xfd accepts all of the standard toolkit command line options along with the additional options listed below: -fn font This option specifies the core X server side font to be displayed. This can also be set with the FontGrid font resource. A font must be specified. -fa font This option specifies a Xft font to be displayed. This can also be set with the FontGrid face resource. A font pattern must be specified. -box This option indicates that a box should be displayed outlining the area that would be filled with background color by an ImageText request. This can also be set with the FontGrid boxChars resource. The default is False. -center This option indicates that each glyph should be centered in its grid. This can also be set with the FontGrid centerChars resource. The default is False. -start number This option specifies the glyph index of the upper left hand corner of the grid. This is used to view characters at arbitrary locations in the font. This can also be set with the FontGrid startChar resource. The default is 0. -bc color This option specifies the color to be used if ImageText boxes are drawn. This can also be set with the FontGrid boxColor resource. -rows numrows This option specifies the number of rows in the grid. This can also be set with the FontGrid cellRows resource. -columns numcols This option specifies the number of columns in the grid. This can also be set with the FontGrid cellColumns resource.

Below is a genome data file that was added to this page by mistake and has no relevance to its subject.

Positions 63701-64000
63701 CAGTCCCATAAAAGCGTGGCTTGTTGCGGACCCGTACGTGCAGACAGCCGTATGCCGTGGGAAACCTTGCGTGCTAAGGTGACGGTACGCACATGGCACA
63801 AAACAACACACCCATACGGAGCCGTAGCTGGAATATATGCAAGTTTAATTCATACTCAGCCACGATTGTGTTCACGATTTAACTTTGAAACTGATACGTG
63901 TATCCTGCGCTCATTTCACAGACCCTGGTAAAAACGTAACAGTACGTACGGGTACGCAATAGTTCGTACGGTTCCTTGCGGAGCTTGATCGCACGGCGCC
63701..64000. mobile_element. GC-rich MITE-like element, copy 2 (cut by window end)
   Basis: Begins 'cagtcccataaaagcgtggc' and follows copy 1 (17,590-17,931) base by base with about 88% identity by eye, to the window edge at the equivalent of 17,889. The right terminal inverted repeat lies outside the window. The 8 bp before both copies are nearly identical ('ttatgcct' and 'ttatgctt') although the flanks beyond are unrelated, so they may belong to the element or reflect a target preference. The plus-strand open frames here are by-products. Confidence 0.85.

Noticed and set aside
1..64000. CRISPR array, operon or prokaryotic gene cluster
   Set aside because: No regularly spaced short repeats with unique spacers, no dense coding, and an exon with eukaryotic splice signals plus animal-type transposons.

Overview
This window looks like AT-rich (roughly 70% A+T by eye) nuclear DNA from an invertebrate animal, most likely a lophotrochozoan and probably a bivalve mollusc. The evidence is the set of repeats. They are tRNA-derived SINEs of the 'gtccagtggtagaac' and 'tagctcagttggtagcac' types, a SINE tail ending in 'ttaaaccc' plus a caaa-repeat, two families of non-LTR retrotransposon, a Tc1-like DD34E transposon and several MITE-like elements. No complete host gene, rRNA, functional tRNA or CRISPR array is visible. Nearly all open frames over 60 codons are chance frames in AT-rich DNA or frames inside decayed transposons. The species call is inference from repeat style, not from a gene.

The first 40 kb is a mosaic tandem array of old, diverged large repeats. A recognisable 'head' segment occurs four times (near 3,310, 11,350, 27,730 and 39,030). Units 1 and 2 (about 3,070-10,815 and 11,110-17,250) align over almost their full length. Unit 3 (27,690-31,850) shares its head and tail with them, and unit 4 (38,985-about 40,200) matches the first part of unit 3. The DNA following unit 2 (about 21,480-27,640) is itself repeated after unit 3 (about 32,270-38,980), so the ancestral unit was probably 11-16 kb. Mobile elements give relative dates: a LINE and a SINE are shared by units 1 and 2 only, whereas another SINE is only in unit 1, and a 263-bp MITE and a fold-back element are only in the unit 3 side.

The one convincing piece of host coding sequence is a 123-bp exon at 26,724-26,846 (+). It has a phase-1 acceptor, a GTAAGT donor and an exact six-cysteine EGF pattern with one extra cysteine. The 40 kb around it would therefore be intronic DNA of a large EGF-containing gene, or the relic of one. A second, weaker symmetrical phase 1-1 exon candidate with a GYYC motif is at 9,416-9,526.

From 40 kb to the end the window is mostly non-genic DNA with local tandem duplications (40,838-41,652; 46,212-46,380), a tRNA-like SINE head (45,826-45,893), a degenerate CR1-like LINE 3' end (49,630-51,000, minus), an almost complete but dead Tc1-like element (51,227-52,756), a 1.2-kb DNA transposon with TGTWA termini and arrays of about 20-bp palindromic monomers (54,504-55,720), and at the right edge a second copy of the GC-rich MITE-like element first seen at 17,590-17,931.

In order to specify resources, it is useful to know the widgets which compose xfd. In the notation below, indentation indicates hierarchical structure. The widget class name is given first, followed by the widget instance name. The application class name is Xfd. Xfd xfd Paned pane Label fontname Box box Command quit Command prev Command next Label select Label metrics Label range Label start Form form FontGrid grid